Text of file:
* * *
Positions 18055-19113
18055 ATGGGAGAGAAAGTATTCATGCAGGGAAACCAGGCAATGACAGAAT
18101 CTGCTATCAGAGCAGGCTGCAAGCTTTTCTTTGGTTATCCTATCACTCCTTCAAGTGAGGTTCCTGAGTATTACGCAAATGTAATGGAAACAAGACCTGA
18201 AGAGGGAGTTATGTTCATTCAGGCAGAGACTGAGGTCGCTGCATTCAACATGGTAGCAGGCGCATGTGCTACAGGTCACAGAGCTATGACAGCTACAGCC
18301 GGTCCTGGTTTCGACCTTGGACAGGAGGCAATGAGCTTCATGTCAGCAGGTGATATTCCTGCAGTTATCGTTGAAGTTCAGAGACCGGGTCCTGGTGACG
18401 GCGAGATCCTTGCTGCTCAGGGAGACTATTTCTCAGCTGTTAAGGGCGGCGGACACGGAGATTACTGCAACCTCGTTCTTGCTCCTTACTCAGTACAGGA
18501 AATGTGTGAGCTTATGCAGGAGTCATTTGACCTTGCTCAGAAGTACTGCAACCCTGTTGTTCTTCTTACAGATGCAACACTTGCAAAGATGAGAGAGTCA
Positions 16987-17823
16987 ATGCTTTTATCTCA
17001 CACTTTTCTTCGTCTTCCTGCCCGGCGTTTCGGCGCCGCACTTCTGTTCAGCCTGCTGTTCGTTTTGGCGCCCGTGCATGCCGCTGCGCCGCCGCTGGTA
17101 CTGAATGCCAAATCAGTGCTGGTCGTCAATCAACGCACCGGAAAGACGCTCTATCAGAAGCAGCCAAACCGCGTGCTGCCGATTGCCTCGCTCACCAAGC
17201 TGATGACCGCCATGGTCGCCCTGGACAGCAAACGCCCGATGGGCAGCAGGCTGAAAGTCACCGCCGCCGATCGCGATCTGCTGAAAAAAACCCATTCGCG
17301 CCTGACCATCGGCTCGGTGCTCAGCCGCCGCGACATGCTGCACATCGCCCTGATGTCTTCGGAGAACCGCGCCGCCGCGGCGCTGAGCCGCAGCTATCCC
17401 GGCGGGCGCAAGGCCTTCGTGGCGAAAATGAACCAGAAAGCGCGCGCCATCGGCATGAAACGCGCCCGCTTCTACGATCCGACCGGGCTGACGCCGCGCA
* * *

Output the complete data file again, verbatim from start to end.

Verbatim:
Positions 18055-19113
18055 ATGGGAGAGAAAGTATTCATGCAGGGAAACCAGGCAATGACAGAAT
18101 CTGCTATCAGAGCAGGCTGCAAGCTTTTCTTTGGTTATCCTATCACTCCTTCAAGTGAGGTTCCTGAGTATTACGCAAATGTAATGGAAACAAGACCTGA
18201 AGAGGGAGTTATGTTCATTCAGGCAGAGACTGAGGTCGCTGCATTCAACATGGTAGCAGGCGCATGTGCTACAGGTCACAGAGCTATGACAGCTACAGCC
18301 GGTCCTGGTTTCGACCTTGGACAGGAGGCAATGAGCTTCATGTCAGCAGGTGATATTCCTGCAGTTATCGTTGAAGTTCAGAGACCGGGTCCTGGTGACG
18401 GCGAGATCCTTGCTGCTCAGGGAGACTATTTCTCAGCTGTTAAGGGCGGCGGACACGGAGATTACTGCAACCTCGTTCTTGCTCCTTACTCAGTACAGGA
18501 AATGTGTGAGCTTATGCAGGAGTCATTTGACCTTGCTCAGAAGTACTGCAACCCTGTTGTTCTTCTTACAGATGCAACACTTGCAAAGATGAGAGAGTCA
Positions 16987-17823
16987 ATGCTTTTATCTCA
17001 CACTTTTCTTCGTCTTCCTGCCCGGCGTTTCGGCGCCGCACTTCTGTTCAGCCTGCTGTTCGTTTTGGCGCCCGTGCATGCCGCTGCGCCGCCGCTGGTA
17101 CTGAATGCCAAATCAGTGCTGGTCGTCAATCAACGCACCGGAAAGACGCTCTATCAGAAGCAGCCAAACCGCGTGCTGCCGATTGCCTCGCTCACCAAGC
17201 TGATGACCGCCATGGTCGCCCTGGACAGCAAACGCCCGATGGGCAGCAGGCTGAAAGTCACCGCCGCCGATCGCGATCTGCTGAAAAAAACCCATTCGCG
17301 CCTGACCATCGGCTCGGTGCTCAGCCGCCGCGACATGCTGCACATCGCCCTGATGTCTTCGGAGAACCGCGCCGCCGCGGCGCTGAGCCGCAGCTATCCC
17401 GGCGGGCGCAAGGCCTTCGTGGCGAAAATGAACCAGAAAGCGCGCGCCATCGGCATGAAACGCGCCCGCTTCTACGATCCGACCGGGCTGACGCCGCGCA